No earthly way of knowing

By Jason SobelAugust 26, 2011, 1:15 am

EDISON, N.J. – With part of the opening round of the FedEx Cup playoffs now in the books – though not the entire thing, thanks to a lengthy weather delay – let’s take a quick look back at the PGA Tour's regular season: Parity ruled, with no player winning more than twice; a rookie playing his first major was victorious; and the world’s most famous athlete failed to finish inside the top 125 on the points list.

In what has been one of the most patently unpredictable golf seasons in years, we shouldn’t be surprised that more of The Great Unknown is permeating through Plainfield Country Club right now.

That’s not a commentary on the current state of the standings, although it easily could be. After all, entering these four playoff events, the favorite to win the $10 million first-place prize is … Nick Watney? Steve Stricker? Luke Donald? Phil Mickelson? None of the above? Pick a card, any card.

No, this is in reference to the actual Barclays itself. The event already endured a 3-hour, 16-minute suspension due to torrential rainstorms in the middle of the first round, which was only an appetizer before the main entrée, as Hurricane Irene is expected to rip through this area beginning Saturday night.

All of which leaves the PGA Tour with some decisions to be made, as this thing could finish up anytime between Saturday and next Tuesday. Let’s break down those possibilities.

Saturday finish: This would require a decision to play 36 holes in one day prior to the hurricane reaching New Jersey. It’s an ingenious idea, really, which would afford the tournament the chance to get ahead of the situation rather than linger behind it.

“I think they should,” said Ryan Palmer, who posted an opening-round 66. “If they want to play 72 holes, they should have us play as much as we can on Saturday.”

Perfect, then. They’ll finish up the second round on Friday evening and play the final two rounds the next day. Done deal. Um, right?

“No, we are not going to do that,” tournament director Slugger White contended.  “We don't have enough daylight, is one thing. We can't get it in. Plus, we have got not a very good forecast Saturday afternoon.”

Bad move. This would have been a popular decision amongst players and a way to potentially give it an effort, but it apparently won’t happen.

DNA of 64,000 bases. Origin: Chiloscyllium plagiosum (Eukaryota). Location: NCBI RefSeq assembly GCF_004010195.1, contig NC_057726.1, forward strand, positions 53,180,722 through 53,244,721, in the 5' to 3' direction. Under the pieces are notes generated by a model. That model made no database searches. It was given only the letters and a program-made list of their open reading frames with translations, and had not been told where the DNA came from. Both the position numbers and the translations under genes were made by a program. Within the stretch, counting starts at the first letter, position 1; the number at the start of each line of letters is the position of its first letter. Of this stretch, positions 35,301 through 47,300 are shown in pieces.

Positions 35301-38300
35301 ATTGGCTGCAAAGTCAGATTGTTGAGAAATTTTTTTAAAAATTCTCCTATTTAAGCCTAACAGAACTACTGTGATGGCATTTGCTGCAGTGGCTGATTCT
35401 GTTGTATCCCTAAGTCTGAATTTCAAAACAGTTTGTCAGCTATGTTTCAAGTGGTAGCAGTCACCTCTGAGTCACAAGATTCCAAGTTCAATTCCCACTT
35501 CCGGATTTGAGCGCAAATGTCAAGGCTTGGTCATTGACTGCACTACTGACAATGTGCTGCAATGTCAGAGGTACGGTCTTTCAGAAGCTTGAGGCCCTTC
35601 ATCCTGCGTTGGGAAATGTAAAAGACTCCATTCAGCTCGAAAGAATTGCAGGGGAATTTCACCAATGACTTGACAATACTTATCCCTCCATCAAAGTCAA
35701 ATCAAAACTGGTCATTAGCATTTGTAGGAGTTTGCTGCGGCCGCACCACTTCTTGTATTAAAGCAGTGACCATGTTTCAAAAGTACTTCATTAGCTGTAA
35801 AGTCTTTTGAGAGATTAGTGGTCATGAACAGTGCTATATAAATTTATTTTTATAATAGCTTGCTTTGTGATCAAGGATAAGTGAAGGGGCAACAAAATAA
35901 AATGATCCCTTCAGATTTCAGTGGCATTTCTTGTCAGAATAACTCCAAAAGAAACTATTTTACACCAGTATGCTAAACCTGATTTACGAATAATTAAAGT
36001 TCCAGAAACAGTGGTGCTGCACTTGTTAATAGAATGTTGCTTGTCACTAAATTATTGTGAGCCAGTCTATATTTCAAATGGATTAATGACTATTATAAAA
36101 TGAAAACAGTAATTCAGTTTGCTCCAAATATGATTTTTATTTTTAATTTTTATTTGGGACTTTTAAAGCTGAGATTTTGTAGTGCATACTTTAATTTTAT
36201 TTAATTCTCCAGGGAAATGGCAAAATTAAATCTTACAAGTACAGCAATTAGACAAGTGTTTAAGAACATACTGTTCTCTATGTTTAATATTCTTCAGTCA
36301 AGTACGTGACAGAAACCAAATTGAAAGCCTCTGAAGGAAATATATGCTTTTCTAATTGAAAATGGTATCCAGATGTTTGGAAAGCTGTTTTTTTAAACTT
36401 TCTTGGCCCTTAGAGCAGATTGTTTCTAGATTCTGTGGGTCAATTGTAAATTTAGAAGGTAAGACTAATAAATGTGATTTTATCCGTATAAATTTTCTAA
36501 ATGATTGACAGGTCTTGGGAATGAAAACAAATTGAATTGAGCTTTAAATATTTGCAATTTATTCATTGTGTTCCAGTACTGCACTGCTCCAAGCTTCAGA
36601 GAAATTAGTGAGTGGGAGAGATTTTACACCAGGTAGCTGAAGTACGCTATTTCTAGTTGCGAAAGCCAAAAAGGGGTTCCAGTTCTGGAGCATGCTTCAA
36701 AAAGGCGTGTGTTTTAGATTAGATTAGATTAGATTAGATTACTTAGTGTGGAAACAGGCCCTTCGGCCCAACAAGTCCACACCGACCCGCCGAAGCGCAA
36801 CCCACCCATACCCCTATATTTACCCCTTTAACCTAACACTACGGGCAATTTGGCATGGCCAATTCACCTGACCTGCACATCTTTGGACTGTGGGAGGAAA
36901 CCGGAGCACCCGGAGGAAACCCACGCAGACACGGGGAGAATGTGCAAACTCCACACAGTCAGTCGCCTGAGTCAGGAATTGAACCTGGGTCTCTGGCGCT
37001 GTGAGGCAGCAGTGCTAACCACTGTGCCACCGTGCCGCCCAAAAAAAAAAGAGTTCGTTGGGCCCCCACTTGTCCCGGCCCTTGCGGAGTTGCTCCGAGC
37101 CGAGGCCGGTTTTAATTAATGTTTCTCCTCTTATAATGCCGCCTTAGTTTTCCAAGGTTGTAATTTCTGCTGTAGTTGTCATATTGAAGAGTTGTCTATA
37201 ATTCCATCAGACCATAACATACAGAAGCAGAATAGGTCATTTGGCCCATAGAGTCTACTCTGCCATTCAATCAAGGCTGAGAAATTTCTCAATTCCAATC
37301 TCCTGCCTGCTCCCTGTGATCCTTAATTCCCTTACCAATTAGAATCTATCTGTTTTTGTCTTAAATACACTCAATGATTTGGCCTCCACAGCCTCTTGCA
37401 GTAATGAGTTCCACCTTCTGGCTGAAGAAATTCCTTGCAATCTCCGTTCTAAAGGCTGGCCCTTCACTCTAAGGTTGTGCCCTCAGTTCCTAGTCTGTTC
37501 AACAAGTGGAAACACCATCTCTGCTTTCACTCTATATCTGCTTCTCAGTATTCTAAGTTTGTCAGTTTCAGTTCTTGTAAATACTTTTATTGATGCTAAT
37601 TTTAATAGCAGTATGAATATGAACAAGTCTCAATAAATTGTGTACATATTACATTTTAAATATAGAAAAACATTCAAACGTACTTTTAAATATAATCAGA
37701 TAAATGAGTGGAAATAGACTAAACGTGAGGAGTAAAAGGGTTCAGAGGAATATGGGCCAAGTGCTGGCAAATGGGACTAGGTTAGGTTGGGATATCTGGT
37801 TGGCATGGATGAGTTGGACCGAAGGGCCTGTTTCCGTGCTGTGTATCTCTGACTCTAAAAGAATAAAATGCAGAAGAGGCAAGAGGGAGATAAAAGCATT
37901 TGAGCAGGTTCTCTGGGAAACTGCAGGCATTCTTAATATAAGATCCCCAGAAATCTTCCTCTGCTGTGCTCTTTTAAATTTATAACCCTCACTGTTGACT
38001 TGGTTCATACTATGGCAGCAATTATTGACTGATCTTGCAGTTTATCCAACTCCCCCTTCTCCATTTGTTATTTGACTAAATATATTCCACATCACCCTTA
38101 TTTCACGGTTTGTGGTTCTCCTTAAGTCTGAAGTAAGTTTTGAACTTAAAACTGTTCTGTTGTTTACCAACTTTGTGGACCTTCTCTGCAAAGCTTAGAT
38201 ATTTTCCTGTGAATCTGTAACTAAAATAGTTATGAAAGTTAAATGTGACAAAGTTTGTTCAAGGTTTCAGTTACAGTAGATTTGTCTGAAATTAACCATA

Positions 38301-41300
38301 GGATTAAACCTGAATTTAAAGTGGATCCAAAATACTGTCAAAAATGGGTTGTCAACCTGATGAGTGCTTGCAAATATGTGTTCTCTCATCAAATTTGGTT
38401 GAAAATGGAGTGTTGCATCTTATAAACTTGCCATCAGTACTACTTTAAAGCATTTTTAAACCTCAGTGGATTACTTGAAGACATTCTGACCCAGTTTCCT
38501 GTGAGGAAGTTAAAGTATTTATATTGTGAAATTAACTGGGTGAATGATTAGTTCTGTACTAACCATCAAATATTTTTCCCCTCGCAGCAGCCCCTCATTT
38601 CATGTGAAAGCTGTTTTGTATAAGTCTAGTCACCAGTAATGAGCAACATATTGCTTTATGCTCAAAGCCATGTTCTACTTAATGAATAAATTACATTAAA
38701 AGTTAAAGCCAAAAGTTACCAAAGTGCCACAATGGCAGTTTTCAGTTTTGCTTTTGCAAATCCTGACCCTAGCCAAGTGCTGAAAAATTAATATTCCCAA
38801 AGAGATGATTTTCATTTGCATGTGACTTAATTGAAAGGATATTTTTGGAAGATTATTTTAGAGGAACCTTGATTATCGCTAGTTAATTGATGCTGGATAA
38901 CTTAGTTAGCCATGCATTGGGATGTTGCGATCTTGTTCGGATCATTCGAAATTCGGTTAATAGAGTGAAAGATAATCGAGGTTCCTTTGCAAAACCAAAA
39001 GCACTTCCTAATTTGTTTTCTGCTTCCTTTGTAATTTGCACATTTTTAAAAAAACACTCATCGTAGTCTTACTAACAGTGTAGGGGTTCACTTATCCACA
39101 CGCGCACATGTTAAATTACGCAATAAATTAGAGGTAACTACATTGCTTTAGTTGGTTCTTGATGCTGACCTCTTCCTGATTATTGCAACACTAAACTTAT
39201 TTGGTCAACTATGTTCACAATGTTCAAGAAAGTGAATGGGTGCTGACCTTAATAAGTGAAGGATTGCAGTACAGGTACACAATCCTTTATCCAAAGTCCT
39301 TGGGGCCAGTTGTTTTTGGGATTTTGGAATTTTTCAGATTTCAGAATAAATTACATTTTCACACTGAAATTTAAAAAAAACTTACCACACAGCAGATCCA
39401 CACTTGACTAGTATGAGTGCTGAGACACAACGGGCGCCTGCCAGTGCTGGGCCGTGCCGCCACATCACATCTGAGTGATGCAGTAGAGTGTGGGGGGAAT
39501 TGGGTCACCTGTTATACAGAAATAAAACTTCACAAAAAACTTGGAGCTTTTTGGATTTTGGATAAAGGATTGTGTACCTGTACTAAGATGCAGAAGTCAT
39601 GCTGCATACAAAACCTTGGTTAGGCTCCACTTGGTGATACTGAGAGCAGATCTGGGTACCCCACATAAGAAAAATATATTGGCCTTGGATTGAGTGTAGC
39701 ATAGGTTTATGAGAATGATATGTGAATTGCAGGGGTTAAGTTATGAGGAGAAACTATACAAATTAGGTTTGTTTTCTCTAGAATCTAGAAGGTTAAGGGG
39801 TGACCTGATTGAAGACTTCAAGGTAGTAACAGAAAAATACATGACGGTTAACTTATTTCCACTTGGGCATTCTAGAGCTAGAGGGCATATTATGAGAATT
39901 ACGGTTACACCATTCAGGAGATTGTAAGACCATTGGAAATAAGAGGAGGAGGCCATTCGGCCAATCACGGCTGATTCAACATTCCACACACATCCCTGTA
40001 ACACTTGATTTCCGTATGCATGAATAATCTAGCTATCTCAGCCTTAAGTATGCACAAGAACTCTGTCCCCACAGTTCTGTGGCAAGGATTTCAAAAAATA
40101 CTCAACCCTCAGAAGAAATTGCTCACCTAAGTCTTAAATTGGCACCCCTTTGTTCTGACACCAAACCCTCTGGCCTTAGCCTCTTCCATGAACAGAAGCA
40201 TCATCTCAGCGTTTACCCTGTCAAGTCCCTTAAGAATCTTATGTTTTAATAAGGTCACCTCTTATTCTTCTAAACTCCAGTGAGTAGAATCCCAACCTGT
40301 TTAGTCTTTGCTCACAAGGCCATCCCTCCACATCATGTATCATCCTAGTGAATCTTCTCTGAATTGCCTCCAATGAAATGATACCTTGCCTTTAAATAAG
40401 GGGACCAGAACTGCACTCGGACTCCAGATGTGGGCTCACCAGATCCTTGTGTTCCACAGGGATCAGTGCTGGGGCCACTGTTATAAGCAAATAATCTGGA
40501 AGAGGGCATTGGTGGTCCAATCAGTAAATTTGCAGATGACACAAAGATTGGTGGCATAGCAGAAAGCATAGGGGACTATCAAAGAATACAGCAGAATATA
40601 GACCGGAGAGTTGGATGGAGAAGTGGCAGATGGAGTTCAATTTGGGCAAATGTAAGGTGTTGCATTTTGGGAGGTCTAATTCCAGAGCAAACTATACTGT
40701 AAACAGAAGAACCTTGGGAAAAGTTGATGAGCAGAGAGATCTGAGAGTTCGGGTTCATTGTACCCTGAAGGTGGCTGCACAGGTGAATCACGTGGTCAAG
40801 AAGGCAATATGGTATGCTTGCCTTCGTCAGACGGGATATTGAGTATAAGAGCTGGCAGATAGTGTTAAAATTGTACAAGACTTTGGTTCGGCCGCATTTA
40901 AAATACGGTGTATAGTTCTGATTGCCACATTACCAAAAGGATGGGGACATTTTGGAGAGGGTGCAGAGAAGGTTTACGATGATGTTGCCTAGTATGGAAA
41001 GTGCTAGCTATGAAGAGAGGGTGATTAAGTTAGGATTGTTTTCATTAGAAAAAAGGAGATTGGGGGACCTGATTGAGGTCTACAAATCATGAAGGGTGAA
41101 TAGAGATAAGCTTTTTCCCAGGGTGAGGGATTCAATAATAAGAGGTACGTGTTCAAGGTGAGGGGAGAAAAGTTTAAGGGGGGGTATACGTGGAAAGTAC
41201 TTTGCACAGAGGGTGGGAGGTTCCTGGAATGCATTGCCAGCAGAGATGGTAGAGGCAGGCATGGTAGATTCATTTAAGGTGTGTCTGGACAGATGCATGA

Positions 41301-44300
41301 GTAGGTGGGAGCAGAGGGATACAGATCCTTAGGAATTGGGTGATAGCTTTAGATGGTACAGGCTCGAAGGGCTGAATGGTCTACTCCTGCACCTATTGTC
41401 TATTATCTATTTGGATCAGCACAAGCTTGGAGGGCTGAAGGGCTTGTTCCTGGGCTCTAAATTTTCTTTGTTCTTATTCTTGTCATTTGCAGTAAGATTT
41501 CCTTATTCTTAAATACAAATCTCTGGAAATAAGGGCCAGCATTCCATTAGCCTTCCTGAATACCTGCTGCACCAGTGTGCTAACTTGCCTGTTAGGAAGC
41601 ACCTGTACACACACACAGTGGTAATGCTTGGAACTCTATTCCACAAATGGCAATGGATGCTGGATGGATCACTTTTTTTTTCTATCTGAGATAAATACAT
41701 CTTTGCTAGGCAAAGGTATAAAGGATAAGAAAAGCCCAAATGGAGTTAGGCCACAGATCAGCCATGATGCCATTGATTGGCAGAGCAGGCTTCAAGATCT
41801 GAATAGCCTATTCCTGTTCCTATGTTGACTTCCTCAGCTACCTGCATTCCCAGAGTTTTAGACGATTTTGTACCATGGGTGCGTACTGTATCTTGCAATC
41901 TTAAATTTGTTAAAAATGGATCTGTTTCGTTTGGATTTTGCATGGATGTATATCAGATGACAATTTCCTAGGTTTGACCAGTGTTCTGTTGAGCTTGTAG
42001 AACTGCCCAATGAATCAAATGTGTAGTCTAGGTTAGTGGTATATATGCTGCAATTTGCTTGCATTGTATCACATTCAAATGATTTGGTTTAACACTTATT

Sunday finish: Hey, the PGA Tour always finishes on Sunday, so why not this week, too?

Oh, right. That huge orange-red-purple blob on the radar, which has been referred to as “a 100-year storm” by New Jersey governor Chris Christie.

Monday finish: So, how long does it take to clean up a golf course after a massive hurricane? At least 24 hours.

Even if Irene has completely blown through Plainfield, the expected destruction left in its wake will require massive work on the golf course, from draining water in the bunkers to squeegeeing the greens to repairing any damage to grandstands and ensuring their safety.

“This golf course took about, I think, like 13 inches of rain last week,” White explained. “I just can't even imagine what another – if we are looking at five to seven inches of rain, what that's going to do.”

Tuesday finish: This is the doomsday scenario – well, doomsday as far as golf is concerned, which takes a backseat to any damage that could be done by the hurricane – but it looks like the most likely one to occur.

The best part about this scenario, if there is one, is the fact that next week’s Deutsche Bank Championship doesn’t start until Friday, so Tuesday is essentially equivalent to Monday of any other week.

“Just rough it out, I guess,” Vijay Singh, who shot 65, said when asked what he would do if he was in charge. “There's nothing else we can do. We can play till Tuesday, which is a big thing, so hopefully it's going to miss us. You never know.”

You never know.

That’s sort of been the motto for this entire season. With so much on the line in these upcoming playoffs, nothing has changed.

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McIlroy 'really pleased' with opening 69 in Abu Dhabi

By Ryan LavnerJanuary 18, 2018, 12:10 pm

It was an auspicious 2018 debut for Rory McIlroy.

Playing alongside world No. 1 Dustin Johnson for his first round since October, McIlroy missed only one green and shot a bogey-free 69 at the Abu Dhabi HSBC Championship. McIlroy is three shots back of reigning Race to Dubai champion Tommy Fleetwood, who played in the same group as McIlroy and Johnson.

Starting on the back nine at Abu Dhabi Golf Club, McIlroy began with 11 consecutive pars before birdies on Nos. 3, 7 and 8.

“I was excited to get going,” he told reporters afterward. “The last couple of months have been really nice in terms of being able to concentrate on things I needed to work on in my game and health-wise. I feel like I’m the most prepared for a season that I’ve ever been, but it was nice to get back out there.”

Fleetwood, the defending champion, raced out to another lead while McIlroy and Johnson, who shot 72, just tried to keep pace.

“Tommy played very well and I was just trying to hang onto his coattails for most of the round, so really pleased – bogey-free 69, I can’t really complain,” McIlroy said.

This was his first competitive round in four months, since a tie for 63rd at the Dunhill Links. He is outside the top 10 in the world ranking for the first time since 2014. 

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Hadwin returns to site of last year's 59

By Will GrayJanuary 17, 2018, 11:04 pm

Adam Hadwin had a career season last year, one that included shooting a 59 and winning a PGA Tour event. But those two achievements didn't occur in the same week.